Speech perception is a central component of social communication. While speech perception is primarily driven by sounds, accurate perception in everyday settings is also supported by meaningful information extracted from visual cues (e.g., speech content, timing, and speaker identity). Previous research has shown that visual speech modulates activity in cortical areas subserving auditory speech perception, including the superior temporal gyrus (STG), likely through feedback connections from the multisensory posterior superior temporal sulcus (pSTS). However, it is unknown whether visual modulation of auditory processing in the STG is a unitary phenomenon or, rather, consists of multiple temporally, spatially, or functionally discrete processes. To explore these questions, we examined neural responses to audiovisual speech in electrodes implanted intracranially in the temporal cortex of 21 patients undergoing clinical monitoring for epilepsy. We found that visual speech modulates auditory processes in the STG in multiple ways, eliciting temporally and spatially distinct patterns of activity that differ across theta, beta, and high-gamma frequency bands. Before speech onset, visual information increased high-gamma power in the posterior STG and suppressed beta power in mid-STG regions, suggesting crossmodal prediction of speech signals in these areas. After sound onset, visual speech decreased theta power in the middle and posterior STG, potentially reflecting a decrease in sustained feedforward auditory activity. These results are consistent with models that posit multiple distinct mechanisms supporting audiovisual speech perception.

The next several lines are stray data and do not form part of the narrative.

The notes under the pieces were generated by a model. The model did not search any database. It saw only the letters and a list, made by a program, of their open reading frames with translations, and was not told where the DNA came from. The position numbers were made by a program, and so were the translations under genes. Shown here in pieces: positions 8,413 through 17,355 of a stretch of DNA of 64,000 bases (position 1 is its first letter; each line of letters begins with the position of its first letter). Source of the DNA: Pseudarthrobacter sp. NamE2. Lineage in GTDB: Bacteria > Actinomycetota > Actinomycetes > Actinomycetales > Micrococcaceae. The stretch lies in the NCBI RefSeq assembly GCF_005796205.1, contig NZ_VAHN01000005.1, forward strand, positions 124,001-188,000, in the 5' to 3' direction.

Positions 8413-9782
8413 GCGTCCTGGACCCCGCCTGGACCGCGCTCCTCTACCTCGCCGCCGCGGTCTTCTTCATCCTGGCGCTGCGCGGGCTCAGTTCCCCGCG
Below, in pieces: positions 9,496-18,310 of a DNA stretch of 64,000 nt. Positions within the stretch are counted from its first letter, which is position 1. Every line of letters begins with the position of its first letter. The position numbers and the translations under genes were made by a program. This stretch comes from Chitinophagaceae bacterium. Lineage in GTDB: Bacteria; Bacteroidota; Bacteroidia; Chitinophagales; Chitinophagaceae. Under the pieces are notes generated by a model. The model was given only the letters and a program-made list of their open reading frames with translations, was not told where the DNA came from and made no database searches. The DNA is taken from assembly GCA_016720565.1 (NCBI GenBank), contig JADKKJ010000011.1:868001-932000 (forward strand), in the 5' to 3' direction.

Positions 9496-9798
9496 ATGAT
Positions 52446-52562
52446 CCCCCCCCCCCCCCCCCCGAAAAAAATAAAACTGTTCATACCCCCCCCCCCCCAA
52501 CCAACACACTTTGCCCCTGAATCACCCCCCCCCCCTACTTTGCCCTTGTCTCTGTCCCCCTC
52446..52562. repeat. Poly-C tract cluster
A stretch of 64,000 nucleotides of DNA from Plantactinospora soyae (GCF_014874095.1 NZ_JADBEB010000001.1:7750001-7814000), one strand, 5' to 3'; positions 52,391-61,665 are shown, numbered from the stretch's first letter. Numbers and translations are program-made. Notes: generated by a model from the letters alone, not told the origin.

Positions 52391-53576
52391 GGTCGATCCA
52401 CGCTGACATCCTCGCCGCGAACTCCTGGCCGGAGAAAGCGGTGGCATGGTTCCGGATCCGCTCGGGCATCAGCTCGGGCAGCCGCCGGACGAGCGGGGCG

bioRxiv Subject Collection: Neuroscience